English-speaking Quebeckers—rich, arrogant, isolated from their French-speaking neighbors. This image of a minority pretending they are the majority has been a common perception among many Canadians. In this melodrama, we wear the black hats and are assumed by some to be the underlying cause of the present Confederation crisis.
At 37, Canadian artist Ken Danby has established himself as a master of realist painting, with an international stature that regularly brings his dealer requests from New York, London and European capitals. A 1974 article in the U.S. magazine Arts declared that Danby’s “realism is a triumph of technical virtuosity and clearly reveals his primary interest in utilizing and synthesizing all the formal elements of art."
Ontario Premier William Davis is like a Cheshire cat in repose. His feet are propped up on the seat in front of him as the small Beechcraft airplane takes him from Toronto to southwestern Ontario for a day of executive presence. He should be nervous.By ANGELA FERRANTE9 min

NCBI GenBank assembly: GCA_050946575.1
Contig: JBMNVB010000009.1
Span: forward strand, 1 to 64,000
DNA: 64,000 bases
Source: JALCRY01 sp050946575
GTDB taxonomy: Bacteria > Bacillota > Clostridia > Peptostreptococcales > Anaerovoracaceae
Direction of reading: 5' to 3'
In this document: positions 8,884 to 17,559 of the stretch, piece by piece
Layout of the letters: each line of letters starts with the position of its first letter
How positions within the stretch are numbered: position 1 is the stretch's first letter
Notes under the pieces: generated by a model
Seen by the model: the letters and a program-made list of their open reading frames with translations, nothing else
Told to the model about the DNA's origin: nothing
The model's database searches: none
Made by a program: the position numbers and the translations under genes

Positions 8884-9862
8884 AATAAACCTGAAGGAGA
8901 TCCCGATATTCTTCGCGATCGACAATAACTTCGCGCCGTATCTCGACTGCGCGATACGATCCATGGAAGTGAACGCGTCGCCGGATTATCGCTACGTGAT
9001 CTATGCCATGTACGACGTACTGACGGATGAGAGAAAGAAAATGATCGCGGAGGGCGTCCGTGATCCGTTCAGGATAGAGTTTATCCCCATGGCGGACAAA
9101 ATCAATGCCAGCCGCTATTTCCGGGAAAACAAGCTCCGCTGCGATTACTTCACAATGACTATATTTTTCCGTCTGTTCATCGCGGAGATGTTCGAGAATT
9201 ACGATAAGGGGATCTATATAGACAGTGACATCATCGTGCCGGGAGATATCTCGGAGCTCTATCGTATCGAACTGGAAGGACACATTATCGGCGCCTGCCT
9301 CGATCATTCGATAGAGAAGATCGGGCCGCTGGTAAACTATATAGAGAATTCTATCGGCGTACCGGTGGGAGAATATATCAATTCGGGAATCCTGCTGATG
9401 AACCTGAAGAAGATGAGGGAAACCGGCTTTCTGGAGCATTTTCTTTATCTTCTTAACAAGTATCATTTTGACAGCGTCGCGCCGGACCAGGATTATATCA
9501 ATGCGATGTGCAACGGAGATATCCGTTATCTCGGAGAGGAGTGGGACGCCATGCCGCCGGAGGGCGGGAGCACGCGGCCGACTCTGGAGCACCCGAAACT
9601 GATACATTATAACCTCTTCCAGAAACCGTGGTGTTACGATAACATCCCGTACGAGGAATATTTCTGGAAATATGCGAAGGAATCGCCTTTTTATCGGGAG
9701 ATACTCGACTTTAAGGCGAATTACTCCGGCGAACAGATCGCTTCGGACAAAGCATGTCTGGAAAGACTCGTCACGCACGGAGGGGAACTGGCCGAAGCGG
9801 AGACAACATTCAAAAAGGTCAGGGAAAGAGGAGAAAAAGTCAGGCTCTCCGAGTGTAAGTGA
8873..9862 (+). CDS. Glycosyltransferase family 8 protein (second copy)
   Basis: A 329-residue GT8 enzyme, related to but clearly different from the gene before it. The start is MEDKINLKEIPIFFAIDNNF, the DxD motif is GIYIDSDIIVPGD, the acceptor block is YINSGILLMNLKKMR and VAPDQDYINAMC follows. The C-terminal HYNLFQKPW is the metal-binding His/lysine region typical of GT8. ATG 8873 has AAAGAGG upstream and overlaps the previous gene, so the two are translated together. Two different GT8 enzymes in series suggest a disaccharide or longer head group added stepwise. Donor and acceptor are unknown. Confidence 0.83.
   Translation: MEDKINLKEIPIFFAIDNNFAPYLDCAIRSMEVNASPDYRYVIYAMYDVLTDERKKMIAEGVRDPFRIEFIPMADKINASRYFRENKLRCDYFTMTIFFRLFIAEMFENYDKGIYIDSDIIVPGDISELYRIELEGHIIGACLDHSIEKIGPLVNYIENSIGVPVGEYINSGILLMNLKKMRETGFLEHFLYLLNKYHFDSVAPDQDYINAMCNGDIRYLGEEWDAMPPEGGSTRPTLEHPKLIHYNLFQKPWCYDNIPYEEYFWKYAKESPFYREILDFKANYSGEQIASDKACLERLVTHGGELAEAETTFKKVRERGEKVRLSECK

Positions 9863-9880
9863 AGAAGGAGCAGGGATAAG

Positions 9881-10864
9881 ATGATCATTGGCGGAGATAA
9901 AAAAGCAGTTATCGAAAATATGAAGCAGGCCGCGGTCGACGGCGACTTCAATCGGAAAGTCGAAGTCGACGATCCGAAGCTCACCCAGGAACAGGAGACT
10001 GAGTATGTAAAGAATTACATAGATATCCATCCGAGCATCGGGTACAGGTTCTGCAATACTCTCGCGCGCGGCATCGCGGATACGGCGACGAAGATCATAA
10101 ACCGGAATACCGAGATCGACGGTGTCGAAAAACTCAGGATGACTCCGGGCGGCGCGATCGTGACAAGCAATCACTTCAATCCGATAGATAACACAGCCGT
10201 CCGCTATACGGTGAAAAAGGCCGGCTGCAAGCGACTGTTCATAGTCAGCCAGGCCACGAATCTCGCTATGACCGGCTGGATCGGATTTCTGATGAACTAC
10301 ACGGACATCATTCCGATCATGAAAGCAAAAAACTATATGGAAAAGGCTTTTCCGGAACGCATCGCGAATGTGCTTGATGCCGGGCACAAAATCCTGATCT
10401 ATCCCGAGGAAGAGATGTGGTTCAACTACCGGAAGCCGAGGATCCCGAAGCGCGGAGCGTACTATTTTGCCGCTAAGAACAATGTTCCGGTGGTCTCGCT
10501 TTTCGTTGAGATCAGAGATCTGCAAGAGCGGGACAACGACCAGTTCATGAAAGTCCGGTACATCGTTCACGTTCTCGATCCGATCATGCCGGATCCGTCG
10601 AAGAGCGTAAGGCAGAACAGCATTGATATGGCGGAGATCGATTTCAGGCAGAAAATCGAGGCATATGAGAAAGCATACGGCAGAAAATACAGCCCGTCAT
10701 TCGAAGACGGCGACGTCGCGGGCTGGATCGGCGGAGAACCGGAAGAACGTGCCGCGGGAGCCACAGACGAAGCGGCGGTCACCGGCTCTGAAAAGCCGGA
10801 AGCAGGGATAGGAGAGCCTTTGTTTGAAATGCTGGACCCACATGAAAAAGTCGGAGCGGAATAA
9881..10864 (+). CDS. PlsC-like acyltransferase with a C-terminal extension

It was the last day of April, and in the Liberal party headquarters on Main Street in Rouyn. Quebec, Marcel Lessard, federal Minister of Regional Economic Expansion and veteran slayer of separatists, was trying to stir up the crowd. They were gathered to see Prime Minister Pierre Trudeau, but he had just delivered a low-key speech and Lessard wanted to make sure the message was clear.By IAN URQUHART6 min
For Canada, the spectacular blowout of a North Sea oil well last month was much more than a drama on the high seas. It was an ominous prelude to two major Arctic energy decisions facing the federal government: whether to allow drilling for oil to continue in the Beaufort Sea and whether to build a Mackenzie Valley pipeline.By JULIANNE LABRECHE5 min
It is 14 feet long, flies at a mere 600 mph, and looks like a streamlined version of a wartime doodlebug. But there the resemblance ends. For the cruise missile is potentially the deadliest weapon in the United States’ arsenal. It carries a nuclear warhead equivalent to 200,000 tons of TNT, can be fired from the ground, from planes in flight and from submerged submarines.
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